Chapter 4: Political Ecology: The Study of Ecological Distribution Conflicts
4. Political ecology: the study of ecological distribution conﬂicts The preliminaries of this book are now almost completed. The clash between economy and environment cannot be convincingly solved by pious invocations to ‘internalize the externalities’ into the price system, spreading the gospel of ‘sustainable development’, ‘ecological modernization’ and ‘eco-eﬃciency’. Studies of social metabolism show that the economy is not ‘dematerializing’. The environment is under threat because of population growth and overconsumption. Although we lack a synthetic index of overall environmental performance, we can assess this threat through physical indicators of (un)sustainability. This is one of the main tasks for the new ecological economics. The unequal incidence of environmental harm gives birth to environmental movements of the poor. We enter now into the description of their actions and idioms. There is already a long list of martyrs of environmentalism. Martyrdom does not prove that their cause was right, but that they had a cause. This book argues that the cause itself is not new. In this chapter I consider some cases of environmentalism from the late 19th century and early 20th century related to copper mining, and then go on to explain the birth of political ecology in the 1980s as the study of ecological distribution conﬂicts. I have chosen copper mining as a starting point, for two reasons. First, it provides historical examples, as could be found also in forest or water conﬂicts. By looking at historical cases of environmental conﬂict which were not...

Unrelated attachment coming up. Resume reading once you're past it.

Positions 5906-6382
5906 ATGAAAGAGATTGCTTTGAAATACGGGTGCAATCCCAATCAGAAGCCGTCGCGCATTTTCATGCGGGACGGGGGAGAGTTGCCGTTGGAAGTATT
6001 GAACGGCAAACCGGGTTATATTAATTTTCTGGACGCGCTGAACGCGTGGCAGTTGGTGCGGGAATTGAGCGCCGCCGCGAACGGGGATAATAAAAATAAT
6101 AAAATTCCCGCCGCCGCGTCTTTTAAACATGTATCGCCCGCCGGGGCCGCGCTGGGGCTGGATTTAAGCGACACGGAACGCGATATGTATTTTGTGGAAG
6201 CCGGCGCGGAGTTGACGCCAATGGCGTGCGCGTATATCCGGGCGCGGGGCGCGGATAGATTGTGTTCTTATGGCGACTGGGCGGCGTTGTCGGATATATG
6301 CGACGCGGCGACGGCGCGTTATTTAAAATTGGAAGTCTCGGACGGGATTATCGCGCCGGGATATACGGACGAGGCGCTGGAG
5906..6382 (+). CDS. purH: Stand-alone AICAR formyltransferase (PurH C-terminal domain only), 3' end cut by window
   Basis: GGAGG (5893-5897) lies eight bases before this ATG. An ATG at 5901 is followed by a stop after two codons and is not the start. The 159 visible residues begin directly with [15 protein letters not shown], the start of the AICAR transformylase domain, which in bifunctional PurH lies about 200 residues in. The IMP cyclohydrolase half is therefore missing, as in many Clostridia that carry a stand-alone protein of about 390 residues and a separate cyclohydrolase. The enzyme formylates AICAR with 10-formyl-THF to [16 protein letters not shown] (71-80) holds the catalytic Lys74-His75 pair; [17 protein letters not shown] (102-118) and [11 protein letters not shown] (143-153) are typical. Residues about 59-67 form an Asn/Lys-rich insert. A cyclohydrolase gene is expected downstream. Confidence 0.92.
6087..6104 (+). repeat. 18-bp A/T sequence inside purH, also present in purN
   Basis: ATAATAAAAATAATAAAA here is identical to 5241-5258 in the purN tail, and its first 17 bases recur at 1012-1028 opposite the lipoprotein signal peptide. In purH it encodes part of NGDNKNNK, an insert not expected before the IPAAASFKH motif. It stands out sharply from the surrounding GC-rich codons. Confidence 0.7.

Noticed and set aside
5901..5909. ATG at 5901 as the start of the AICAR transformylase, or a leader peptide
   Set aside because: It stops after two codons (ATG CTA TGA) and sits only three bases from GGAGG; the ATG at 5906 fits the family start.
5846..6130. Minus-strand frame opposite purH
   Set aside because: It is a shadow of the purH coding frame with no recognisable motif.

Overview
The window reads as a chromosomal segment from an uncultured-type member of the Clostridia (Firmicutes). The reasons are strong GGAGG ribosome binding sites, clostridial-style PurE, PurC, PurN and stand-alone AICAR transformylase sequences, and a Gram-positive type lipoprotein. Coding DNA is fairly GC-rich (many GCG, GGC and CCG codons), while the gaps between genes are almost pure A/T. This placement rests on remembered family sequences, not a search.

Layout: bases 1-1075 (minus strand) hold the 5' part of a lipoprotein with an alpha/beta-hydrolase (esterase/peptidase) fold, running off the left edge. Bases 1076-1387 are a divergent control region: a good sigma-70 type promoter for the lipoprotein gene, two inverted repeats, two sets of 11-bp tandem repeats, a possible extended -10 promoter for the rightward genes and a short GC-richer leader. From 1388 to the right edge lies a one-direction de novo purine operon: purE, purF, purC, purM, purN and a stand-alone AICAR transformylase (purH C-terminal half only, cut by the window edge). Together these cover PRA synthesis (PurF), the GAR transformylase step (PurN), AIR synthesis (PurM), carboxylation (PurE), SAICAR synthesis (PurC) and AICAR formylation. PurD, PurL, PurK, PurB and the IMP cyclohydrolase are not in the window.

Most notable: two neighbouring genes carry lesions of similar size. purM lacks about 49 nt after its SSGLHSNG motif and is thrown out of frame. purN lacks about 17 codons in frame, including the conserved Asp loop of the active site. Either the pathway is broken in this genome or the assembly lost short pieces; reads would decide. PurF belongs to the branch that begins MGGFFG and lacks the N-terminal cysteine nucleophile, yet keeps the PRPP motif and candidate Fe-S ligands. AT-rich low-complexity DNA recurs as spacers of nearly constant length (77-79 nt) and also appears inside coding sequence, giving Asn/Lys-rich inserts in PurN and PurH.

You are not authenticated to view the full text of this chapter or article.
Elgaronline requires a subscription or purchase to access the full text of books or journals. Please login through your library system or with your personal username and password on the homepage.
Non-subscribers can freely search the site, view abstracts/ extracts and download selected front matter and introductory chapters for personal use.
Your library may not have purchased all subject areas. If you are authenticated and think you should have access to this title, please contact your librarian.